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Through The Lens: Influenza And History

By Staff | Mar 11, 2020

Recently, I saw someone with a medical mask covering their face. I wondered, did they want to avoid the flu? After all, every time I watch a news report, they show people wearing masks to avoid the Coronavirus. The same report say masks are in short supply in parts of the country with fear of the virus spreading.

In this country, health officials are working diligently to prevent a major outbreak in the general population. The Center for Disease Control (CDC) is trying to understand this strain of flu and create a vaccine to help with its prevention. But a vaccine is months away before human testing can even start. By then, the outbreak for this country’s flu season most likely will have passed.

The coronavirus has been around for a long time. It can be found in both animals and mankind. Scientists have found several varieties. They believe only five are harmful to humans. In most cases, this strain is generally mild causing only respiratory discomfort. The different strains range in severity from mild to moderate. But that doesn’t seem to be the case this time.

The CDC’s research will in all likely hood be ready for next season’s flu outbreak. But the trouble with the flu virus is that it is a very resourceful disease. Just when medicine finds an effective answer for each new strain of the virus, it mutates and changes itself into another genetic strain that resists the new medication. Scientists play an endless game of Whac-A-Mole with the disease. You would think it would not be that hard, after all this thing is so small we can’t even see it with our eyes. Yet, we know these invisible viruses and germs lurk on door handles, gas pump nozzles and most everything we touch just waiting to make us ill.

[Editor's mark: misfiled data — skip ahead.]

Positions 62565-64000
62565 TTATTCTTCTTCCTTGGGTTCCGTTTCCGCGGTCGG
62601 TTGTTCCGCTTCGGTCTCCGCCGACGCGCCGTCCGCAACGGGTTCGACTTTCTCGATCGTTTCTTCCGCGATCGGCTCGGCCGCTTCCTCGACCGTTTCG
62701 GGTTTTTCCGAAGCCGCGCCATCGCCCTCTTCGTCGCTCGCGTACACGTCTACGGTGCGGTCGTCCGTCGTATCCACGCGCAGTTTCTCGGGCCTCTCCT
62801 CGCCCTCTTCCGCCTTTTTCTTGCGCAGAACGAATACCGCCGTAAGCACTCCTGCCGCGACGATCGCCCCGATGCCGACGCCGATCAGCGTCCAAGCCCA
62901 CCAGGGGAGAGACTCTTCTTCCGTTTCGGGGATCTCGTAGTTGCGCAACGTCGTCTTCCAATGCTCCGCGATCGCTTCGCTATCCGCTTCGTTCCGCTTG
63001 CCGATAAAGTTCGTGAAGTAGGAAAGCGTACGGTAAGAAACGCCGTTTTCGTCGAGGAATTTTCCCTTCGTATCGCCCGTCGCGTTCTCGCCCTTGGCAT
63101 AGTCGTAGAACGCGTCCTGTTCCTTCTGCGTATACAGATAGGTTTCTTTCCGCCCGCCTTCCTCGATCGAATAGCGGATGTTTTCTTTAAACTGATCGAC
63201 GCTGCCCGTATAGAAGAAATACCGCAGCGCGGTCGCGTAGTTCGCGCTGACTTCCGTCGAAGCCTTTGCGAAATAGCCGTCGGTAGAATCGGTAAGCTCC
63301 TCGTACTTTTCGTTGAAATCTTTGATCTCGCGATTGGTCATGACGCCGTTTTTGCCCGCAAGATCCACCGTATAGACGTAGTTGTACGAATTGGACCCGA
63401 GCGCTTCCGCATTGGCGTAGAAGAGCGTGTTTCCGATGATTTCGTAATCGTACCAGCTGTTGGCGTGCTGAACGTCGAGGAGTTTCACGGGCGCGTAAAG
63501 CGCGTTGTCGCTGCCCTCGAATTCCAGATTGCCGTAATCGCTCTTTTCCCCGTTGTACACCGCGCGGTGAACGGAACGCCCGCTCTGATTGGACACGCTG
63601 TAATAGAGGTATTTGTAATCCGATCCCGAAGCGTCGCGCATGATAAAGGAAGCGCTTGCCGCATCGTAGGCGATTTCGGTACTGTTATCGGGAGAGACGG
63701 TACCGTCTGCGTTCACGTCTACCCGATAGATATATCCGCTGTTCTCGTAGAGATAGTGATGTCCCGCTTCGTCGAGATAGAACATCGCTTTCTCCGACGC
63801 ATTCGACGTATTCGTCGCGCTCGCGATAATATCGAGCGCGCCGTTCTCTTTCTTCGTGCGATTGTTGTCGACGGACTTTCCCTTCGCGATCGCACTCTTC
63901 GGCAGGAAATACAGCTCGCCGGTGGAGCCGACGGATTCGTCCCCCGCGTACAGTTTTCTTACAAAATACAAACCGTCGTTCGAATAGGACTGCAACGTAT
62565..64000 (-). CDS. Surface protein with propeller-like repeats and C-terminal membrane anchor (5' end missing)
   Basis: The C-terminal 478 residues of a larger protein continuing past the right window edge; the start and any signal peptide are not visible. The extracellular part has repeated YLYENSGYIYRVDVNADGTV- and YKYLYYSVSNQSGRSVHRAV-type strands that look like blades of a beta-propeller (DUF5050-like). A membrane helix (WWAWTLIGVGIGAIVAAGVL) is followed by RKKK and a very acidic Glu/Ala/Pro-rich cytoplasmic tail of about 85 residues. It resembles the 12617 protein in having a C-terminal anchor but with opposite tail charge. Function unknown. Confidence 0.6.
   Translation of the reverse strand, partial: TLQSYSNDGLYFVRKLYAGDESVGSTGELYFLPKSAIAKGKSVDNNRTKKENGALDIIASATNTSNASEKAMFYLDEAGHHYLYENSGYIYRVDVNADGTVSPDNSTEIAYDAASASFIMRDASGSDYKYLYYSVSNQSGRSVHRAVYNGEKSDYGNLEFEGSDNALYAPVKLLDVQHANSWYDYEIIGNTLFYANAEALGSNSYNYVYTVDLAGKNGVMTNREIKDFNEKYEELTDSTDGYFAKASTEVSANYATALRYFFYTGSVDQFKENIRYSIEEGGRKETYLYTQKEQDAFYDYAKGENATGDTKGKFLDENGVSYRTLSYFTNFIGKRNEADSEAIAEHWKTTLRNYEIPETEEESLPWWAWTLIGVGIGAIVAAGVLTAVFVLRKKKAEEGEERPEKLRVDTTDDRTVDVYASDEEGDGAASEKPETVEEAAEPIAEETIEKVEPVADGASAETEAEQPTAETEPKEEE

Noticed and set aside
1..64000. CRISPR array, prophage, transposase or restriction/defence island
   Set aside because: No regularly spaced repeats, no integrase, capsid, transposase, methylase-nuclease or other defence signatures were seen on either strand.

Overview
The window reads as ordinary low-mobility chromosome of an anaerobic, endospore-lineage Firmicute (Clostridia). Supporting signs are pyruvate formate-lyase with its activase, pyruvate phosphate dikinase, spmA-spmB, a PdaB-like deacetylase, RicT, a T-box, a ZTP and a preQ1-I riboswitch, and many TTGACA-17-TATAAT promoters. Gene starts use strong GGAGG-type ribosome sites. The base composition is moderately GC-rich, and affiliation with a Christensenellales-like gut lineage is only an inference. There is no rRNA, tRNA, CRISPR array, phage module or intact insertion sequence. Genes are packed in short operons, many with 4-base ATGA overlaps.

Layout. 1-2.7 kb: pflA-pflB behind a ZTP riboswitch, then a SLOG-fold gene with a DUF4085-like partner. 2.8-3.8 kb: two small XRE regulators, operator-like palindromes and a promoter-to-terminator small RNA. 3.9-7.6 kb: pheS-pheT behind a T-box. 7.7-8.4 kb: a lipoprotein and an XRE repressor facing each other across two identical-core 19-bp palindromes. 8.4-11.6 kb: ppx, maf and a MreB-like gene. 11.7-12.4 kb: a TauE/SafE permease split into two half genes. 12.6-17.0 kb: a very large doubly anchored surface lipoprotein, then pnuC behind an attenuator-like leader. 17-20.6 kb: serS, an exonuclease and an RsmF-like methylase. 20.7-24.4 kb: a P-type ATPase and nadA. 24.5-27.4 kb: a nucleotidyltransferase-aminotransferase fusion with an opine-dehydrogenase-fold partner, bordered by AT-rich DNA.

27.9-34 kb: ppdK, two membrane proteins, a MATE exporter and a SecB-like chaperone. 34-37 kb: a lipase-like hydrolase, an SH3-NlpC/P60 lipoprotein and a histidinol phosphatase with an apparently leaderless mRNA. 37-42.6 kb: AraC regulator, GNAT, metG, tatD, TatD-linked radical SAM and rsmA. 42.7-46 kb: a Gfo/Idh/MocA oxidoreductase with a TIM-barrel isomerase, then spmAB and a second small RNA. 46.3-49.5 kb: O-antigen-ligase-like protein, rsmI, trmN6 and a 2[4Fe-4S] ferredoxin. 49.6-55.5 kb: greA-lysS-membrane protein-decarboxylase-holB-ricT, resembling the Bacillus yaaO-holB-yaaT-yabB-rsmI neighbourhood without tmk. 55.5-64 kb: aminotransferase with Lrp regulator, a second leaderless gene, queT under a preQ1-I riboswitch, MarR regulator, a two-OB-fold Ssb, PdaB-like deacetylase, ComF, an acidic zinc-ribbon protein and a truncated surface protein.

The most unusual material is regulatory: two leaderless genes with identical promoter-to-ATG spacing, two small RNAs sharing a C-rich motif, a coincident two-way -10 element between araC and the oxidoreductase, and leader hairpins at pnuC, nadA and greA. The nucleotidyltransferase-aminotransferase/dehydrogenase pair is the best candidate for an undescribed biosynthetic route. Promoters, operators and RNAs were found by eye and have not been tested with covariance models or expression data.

Within each of us is a legion of antibodies. Specialized proteins that guard our system from infection by harmful germs and viruses. As we go about our daily lives, these antibodies patrol within each of us seeking foreign invaders. In a healthy individual, these antibodies prevent our system from being overrun. But sometimes, these microscopic invaders can overrun our systems defenses. That’s when we become ill with a new strain of flu.

Do you remember this morning when you went to the grocery store and selected a shopping cart? I’ll bet you didn’t know just before you selected that cart a small child touched his runny nose and wiped it on the handle of the cart. YUK! It happens and we are exposed each day to a world of germs.

Mary sanitizes the shopping cart’s handle each time she selects one. She also uses hand sanitizer regularly. I will also have to confess I use sanitizing jell, but I don’t always wipe the shopping cart handle. Nor do I sanitize my hands immediately after touching a gas pump nozzle. But I do wash my hands each time I come into the house as a normal habit.

As I told you earlier, your body is the best defense to protect your health. But even with a strong immune system, use of sanitizing jells and medical masks, we all are going to get a cold or a slight case of the flu. Our fault? Sometimes. Remember I told you that viruses continue to evolve and mutate with each new generation. Our antibodies do not change until they are exposed to a new virus. By then, it may be too late. These tiny alien invaders are always somewhere around us waiting for our defenses to be down.In 1976, Mary and I stood in a line outside the Steelton Grade School with hundreds of other people waiting to get our swine flu shot. It is estimated that nearly twenty five percent of the country’s population rolled up their sleeves and got vaccinated. When the feared epidemic passed, the vaccine made little or no difference on the swine flu’s prevention. Not as much was known back then about the different strains of flu and the effectiveness of a vaccine to prevent an outbreak.